to higher education in modern industrial civilization.
As teacher (Professor at the Imperial College of Science)
and as administrator (Dean of the Faculty of Science,
Chairman of the Academic Council which manages the
internal affairs concerned with London education)
he enlarged his apprehension of the relevant data
which he used so skillfully later, when he at last
had an opportunity to deal with pressing philosophical
problems. During the years in London he lived through
World War I, saw his two sons and one daughter devote
themselves to the service of their country. In 1919
he dedicated The Principles of Natural Knowledge
to "Eric Alfred Whitehead, Royal Flying Corps:
Killed in action over the Foret de Gobain, March 13,
The last stage in Whitehead's academic career began
when he accepted an invitation to become Professor
of Philosophy at Harvard in 1924. This appointment
was transformed into that of Professor Emeritus in
1937. At Harvard Whitehead found time to publish the
results of his mature philosophical speculationsthoughts
based on years of serious meditation. In the course
of private discussion he once remarked: "From
twenty on I was interested in philosophy, religion,
logic, and history. Harvard gave me a chance to express
This brief outline of some of the important episodes
in Whitehead's life constitutes a woefully inadequate
indication of the variety and depth of experiences
which provided the foundation for his outstanding
achievements. Yet it should be clear that here is
a man uniquely fitted to undertake the great task
which he set himself in his later yearsthe formulation
of a philosophy which would do justice to all the
rich and varied data of the twentieth-century world.
Here, obviously, is a mind profoundly aware of the
vast range of problems which confront the modern man.
It is a keen and disciplined mind, appreciative of
the wisdom of the past but not a victim of blind idolatry.
The past provides data for use in the present and
the future, but at each moment there is creative activity
guided by ideals. Above all, this great man is not
an arm-chair philosopher. Like Plato's "philosopher
king" he has mixed theory and practice. The result
is unique efficiency in thought and action.
Whitehead's great and ever-increasing influence flows
through two channels: his numerous books and articles,
and his direct personal associations with colleagues
and students in the university environment.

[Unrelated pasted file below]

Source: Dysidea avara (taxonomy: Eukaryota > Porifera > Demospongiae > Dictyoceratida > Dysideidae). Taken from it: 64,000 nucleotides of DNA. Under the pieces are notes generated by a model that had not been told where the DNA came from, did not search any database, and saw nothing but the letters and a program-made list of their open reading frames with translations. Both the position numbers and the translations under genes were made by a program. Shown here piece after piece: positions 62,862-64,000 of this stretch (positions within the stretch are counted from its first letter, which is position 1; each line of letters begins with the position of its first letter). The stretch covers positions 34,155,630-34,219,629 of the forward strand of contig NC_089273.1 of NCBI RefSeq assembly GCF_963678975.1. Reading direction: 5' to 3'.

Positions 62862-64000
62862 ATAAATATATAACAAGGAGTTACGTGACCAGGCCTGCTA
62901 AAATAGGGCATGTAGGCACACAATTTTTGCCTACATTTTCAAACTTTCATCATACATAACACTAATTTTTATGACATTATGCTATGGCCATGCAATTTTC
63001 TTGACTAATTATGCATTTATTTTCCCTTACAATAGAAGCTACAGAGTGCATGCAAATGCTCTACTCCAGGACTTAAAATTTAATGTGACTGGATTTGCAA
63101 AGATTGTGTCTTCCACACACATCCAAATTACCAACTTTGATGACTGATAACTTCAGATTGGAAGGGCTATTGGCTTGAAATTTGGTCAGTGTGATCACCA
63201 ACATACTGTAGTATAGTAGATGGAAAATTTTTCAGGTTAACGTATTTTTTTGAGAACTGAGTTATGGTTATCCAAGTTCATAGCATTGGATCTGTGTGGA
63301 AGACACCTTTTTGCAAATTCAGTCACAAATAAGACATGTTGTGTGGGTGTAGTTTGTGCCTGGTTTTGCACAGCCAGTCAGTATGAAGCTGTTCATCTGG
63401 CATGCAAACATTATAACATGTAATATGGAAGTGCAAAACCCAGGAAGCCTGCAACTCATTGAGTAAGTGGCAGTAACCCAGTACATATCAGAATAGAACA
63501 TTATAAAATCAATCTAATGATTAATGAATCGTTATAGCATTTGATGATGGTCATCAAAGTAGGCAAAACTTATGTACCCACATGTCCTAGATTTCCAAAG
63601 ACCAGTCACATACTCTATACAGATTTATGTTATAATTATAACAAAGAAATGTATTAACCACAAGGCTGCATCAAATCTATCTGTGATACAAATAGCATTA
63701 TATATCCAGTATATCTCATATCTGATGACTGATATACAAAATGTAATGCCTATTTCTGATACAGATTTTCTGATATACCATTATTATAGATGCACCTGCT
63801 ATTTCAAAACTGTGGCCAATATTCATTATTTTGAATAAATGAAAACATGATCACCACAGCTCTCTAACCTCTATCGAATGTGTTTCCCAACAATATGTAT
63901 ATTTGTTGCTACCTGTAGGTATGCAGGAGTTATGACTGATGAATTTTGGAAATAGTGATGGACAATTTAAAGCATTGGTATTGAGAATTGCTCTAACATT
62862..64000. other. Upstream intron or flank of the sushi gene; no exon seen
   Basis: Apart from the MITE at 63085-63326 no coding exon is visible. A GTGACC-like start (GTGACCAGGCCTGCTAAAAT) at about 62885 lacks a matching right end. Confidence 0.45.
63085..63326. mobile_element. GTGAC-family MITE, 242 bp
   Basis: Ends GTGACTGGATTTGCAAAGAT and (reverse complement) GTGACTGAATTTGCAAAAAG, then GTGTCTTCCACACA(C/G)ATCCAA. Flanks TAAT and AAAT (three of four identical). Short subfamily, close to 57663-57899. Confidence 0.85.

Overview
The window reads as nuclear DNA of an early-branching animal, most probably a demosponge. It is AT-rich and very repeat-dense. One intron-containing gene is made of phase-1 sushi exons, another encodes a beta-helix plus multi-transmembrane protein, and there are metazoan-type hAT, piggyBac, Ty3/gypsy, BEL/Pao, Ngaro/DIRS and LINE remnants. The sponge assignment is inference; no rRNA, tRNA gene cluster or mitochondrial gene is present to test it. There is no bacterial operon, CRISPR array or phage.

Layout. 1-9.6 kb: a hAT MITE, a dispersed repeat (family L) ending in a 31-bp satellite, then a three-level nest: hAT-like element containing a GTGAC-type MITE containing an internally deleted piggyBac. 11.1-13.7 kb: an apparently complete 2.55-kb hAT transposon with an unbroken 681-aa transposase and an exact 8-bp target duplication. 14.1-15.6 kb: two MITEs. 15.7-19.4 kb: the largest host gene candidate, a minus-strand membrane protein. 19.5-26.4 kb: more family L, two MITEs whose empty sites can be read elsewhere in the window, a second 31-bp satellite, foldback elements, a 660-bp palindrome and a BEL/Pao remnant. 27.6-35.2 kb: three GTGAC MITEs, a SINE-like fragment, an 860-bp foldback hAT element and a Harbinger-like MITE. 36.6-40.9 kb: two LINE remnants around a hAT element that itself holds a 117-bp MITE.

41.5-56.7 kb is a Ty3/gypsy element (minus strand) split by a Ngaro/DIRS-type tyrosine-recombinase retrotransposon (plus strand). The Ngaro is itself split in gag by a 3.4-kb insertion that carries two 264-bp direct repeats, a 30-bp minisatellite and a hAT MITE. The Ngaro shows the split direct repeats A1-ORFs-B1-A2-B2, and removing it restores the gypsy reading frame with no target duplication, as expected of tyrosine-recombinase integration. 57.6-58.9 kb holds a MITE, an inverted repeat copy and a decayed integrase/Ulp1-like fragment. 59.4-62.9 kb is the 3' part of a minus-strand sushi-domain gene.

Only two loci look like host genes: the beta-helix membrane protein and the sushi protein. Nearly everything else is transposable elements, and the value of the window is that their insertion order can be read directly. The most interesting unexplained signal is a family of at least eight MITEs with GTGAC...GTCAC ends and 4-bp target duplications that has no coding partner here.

the Wit and Wisdom of Alfred North Whitehead,
Beacon Press 1947.
following minute was placed upon the records of
the Faculty of Arts and Sciences.
courtesy of the Harvard University Archives)
North Whitehead came to Harvard as Professor of
Philosophy in the autumn of 1924, upon his retirement
from the University of London. He was born in
Ramsgate, England on February 15, 1861, his father
being Canon Alfred Whitehead, Vicar of St. Peter's,
Isle of Thanet. He received his Bachelor's degree
in 1884, the Master's degree in 1887, and the
degree of Doctor of Science in 1905, all at Trinity
College, Cambridge. In 1890 he married Evelyn
Wade, who bore him three children: Eric Alfred,
who was killed in the first World War, Thomas
North and Jessie Marie, who accompanied him and
Mrs. Whitehead to America and have become members
of the Harvard community.
From 1885 Whitehead was Fellow and Senior Fellow
of Trinity College, where he was Lecturer and
later Senior Lecturer on Mathematics from 1885
to 1911. In the latter year he transferred to
the University of London and became successively
Lecturer on Applied Mathematics and Mechanics
and Reader in Geometry at University College,
Professor of Applied Mathematics, and Chief Professor
of Mathematics at Imperial College. He was also
Dean of the Faculty of Science at Imperial College,
member of the Senate of the University of London,
and otherwise actively engaged in administration.
After becoming Professor Emeritus at Harvard in
1936, he continued to live in Cambridge until
his death on December 30, 1947.
He was the recipient of many honors, the most
notable of which was the Order of Merit, formally
bestowed upon him by a representative of the British
Crown at a special ceremony held in the Faculty
Room at Harvard in 1945.
Whitehead published many books, dealing with mathematics,
natural science, metaphysics, theory of knowledge,
education, religion, and history; but it is not
to be supposed that because his interests were
so wide and diverse they were therefore unrelated.
There was only one Whitehead. He was essentially
a philosopher, with a core of central ideas which,
because they were central, radiated to the entire
periphery of his thought, and, because they were
his own, gave continuity and consistency to his
intellectual development. Philosophy as he conceived
it, and as he embodied it in his own person, cannot
be divorced from life. For, as he said, philosophy
expresses "that ultimate good sense which